Image of the day

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Booker
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Image of the day

Come on folks ... let's begin an 'Image of the Day' topic. I'll begin by posting an image of Pulsatilla vernalis.

Who will follow this up tomorrow?

PULSATILLA VERNALIS

RickR
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Joined: 2009-09-21

That's a great idea, Cliff! (and a most wonderful photo.) I grow a few Pulsatilla species, but not vernalis.  I just received seed of it this year.  Have you (or anyone) found anything different as to its germination requirements in comparison to other Pulsatillas?

Rick Rodich    zone 4a.    Annual precipitation ~24 inches
near Minneapolis, Minnesota, USA

Booker
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Many thanks Rick.  The Spring Pasque Flower is one of my favorite plants and one of the absolute gems of the high altitude snow melt zones in the European Alps.  Not difficult to germinate if the seed is fresh the resultant seedlings can be quite variable but usually worth persisting with until flowering. Please do not be tempted to pamper these seedlings in any way.

Cliff Booker A.K.A. Ranunculus
On the moors in Lancashire, U.K.
Usually wet, often windy, sometimes cold ... and that's just me!

Lori S.
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Joined: 2009-10-27

It grows here in a state of virtual neglect out in the front yard - no special care or attention at all.  Mine are white-flowered, re. the variability that was mentioned.  Seed starting was straight-forward - easy, warm germinator.

Lori
Calgary, Alberta, Canada - Zone 3
-30 C to +30 C (rarely!); elevation ~1130m; annual precipitation ~40 cm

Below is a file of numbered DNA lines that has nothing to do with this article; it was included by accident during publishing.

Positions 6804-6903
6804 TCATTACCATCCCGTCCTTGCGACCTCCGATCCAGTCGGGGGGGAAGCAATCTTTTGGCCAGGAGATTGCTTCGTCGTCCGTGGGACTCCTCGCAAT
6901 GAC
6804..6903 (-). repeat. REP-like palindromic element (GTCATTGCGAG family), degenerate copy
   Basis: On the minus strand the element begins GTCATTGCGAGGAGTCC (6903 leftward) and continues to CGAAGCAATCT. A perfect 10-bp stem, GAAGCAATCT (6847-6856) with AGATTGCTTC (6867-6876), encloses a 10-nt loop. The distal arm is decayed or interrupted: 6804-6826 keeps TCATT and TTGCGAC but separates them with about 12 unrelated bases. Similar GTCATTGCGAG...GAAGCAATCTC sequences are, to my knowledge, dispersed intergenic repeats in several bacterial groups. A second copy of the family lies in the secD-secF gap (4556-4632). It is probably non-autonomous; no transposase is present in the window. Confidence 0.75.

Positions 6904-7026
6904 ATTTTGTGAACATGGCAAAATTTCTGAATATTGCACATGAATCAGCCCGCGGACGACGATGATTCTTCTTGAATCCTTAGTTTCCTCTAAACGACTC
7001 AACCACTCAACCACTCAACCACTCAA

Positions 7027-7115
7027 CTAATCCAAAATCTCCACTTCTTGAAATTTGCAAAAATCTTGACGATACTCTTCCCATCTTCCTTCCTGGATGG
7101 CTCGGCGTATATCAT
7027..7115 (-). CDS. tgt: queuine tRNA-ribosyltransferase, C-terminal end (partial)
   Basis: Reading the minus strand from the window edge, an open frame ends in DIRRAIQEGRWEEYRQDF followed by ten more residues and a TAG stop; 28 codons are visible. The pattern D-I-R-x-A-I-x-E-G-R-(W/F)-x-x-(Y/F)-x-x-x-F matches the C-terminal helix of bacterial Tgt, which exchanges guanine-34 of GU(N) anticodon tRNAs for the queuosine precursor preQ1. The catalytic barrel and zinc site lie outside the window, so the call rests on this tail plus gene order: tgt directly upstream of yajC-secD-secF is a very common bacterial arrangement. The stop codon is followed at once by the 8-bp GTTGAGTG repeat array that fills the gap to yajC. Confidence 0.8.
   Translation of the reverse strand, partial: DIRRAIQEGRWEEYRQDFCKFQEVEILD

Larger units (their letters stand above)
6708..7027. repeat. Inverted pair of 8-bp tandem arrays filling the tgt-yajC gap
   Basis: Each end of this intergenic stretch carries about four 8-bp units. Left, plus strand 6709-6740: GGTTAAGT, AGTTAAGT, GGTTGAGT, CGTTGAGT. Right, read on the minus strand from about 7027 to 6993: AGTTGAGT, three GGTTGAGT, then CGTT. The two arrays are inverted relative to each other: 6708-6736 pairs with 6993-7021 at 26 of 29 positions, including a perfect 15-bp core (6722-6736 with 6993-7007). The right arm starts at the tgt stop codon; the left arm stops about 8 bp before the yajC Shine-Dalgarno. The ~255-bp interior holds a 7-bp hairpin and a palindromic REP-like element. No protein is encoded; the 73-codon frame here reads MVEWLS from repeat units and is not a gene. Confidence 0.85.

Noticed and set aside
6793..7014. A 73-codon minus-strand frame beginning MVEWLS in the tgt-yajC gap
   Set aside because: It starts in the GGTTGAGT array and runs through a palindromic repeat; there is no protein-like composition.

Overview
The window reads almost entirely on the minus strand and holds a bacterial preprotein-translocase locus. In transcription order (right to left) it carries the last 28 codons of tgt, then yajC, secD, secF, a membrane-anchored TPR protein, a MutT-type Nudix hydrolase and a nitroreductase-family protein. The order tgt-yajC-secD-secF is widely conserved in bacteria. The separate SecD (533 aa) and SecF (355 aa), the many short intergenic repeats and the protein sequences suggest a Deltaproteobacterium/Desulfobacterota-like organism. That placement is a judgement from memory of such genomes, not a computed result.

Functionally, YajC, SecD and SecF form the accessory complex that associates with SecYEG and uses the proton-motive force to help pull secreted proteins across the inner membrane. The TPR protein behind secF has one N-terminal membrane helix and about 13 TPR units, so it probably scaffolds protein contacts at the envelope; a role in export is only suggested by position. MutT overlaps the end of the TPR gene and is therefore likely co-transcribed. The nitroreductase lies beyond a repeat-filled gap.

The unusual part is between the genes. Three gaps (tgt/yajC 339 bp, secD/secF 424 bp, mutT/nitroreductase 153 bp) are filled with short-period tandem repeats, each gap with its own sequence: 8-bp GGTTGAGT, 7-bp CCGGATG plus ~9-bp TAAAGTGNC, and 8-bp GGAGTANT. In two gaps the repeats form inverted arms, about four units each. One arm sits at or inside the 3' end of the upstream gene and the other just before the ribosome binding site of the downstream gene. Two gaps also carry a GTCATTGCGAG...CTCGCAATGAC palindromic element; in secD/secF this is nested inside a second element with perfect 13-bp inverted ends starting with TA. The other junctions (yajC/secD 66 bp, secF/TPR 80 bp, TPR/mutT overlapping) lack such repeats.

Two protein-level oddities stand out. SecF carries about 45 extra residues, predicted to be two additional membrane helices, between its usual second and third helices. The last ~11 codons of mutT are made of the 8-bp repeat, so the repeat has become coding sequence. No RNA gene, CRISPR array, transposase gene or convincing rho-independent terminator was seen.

Boland
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I tried vernalis once...ended up being just plain old vulgaris.  Love the tawny silkiness of vernalis!

Todd Boland
St. John's, Newfoundland, Canada
Zone 5b
1800 mm precipitation per year

McGregorUS
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Great idea Cliff and to keep the ball rolling I offer this. Its Rhodothamnus chamaecistus, not in cultivation, but photographed in the mountains of western Slovenia. I just think it is beautiful.

Malcolm McGregor
Global Moderator/NARGS Editor
East Yorkshire, UK

Booker
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Another of my all time favorite plants, Malcolm and one that we are fortunate enough to see thriving in the Dolomites each year (and flowering, but not as well, in large pots in my garden).

Beautiful image of a super plant.  Who will rise to the challenge tomorrow?

Cliff Booker A.K.A. Ranunculus
On the moors in Lancashire, U.K.
Usually wet, often windy, sometimes cold ... and that's just me!

IMYoung
Title: Member
Joined: 2010-01-31

McGregor wrote:

Great idea Cliff and to keep the ball rolling I offer this. Its Rhodothamnus chamaecistus, not in cultivation, but photographed in the mountains of western Slovenia. I just think it is beautiful.

This plant is one of the real charmers of the Ericaceae.... my favourite plant family.... and your photo shows it in peak condition, Malcolm.
Still under snow here in Aberdeen, so such pictures are a treat!

Maggi Young

Ian  and/or Margaret Young ( -here it is usually Margaret)

Aberdeen , North East Scotland, UK
Zone 8a

www.srgc.net

McGregorUS
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And its intriguing because it's a limestone plant, unlike most of the Ericaceae! 

Malcolm McGregor
Global Moderator/NARGS Editor
East Yorkshire, UK

Boland
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Joined: 2009-09-25

What a wonderful plant!  I'd love to try one in Newfoundland...we are the king of ericaceous plants when it comes to natives...however, if Rhodothamnus needs lime it might not be happy here.

Todd Boland
St. John's, Newfoundland, Canada
Zone 5b
1800 mm precipitation per year

McGregorUS
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I don't think its too fussy in cultivation, just in the wild, as I understand it.

Malcolm McGregor
Global Moderator/NARGS Editor
East Yorkshire, UK

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